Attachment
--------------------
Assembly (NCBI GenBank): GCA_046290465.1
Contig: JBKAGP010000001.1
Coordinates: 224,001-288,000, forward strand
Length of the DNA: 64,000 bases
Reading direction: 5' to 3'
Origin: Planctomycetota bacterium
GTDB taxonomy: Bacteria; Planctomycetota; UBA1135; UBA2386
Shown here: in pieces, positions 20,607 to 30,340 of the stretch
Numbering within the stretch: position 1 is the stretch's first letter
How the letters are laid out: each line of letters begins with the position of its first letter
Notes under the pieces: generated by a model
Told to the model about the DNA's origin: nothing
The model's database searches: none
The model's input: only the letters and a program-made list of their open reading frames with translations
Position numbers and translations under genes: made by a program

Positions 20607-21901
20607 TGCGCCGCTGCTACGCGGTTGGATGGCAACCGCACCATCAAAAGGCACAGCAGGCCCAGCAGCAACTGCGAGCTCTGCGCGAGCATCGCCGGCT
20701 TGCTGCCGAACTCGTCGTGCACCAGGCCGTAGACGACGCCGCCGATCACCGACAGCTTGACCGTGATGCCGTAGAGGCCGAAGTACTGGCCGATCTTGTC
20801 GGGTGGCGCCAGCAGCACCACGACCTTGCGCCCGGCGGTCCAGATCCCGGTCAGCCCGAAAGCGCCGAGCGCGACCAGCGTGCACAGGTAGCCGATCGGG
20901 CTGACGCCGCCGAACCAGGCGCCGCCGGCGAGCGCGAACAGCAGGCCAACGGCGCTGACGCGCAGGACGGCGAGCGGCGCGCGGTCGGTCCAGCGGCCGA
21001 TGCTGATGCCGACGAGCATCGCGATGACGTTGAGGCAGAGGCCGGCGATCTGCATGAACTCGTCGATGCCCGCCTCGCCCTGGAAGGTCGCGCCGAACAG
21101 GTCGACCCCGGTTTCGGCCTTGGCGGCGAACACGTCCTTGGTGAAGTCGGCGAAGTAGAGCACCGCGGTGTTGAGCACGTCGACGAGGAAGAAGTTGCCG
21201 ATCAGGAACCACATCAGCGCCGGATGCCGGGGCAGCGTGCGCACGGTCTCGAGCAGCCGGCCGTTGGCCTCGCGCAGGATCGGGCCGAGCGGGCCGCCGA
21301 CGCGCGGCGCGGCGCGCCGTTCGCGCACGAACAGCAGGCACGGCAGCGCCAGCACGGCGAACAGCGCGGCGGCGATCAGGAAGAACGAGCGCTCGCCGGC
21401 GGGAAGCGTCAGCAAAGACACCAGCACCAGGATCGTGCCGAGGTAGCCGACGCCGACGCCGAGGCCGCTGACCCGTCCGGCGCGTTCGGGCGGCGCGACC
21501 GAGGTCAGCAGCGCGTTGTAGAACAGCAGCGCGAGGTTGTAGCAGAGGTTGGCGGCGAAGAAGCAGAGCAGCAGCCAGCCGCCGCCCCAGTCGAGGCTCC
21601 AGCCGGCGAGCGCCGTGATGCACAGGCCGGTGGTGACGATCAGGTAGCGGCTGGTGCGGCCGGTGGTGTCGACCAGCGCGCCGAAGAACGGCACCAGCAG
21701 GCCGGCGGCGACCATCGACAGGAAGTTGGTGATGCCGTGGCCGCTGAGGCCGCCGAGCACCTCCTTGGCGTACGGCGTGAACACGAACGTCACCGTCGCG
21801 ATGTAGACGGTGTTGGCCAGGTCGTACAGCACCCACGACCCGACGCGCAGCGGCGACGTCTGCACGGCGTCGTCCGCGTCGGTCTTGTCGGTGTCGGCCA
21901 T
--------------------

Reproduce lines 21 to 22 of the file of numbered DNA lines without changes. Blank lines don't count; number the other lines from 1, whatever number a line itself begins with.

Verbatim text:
21001 TGCTGATGCCGACGAGCATCGCGATGACGTTGAGGCAGAGGCCGGCGATCTGCATGAACTCGTCGATGCCCGCCTCGCCCTGGAAGGTCGCGCCGAACAG
21101 GTCGACCCCGGTTTCGGCCTTGGCGGCGAACACGTCCTTGGTGAAGTCGGCGAAGTAGAGCACCGCGGTGTTGAGCACGTCGACGAGGAAGAAGTTGCCG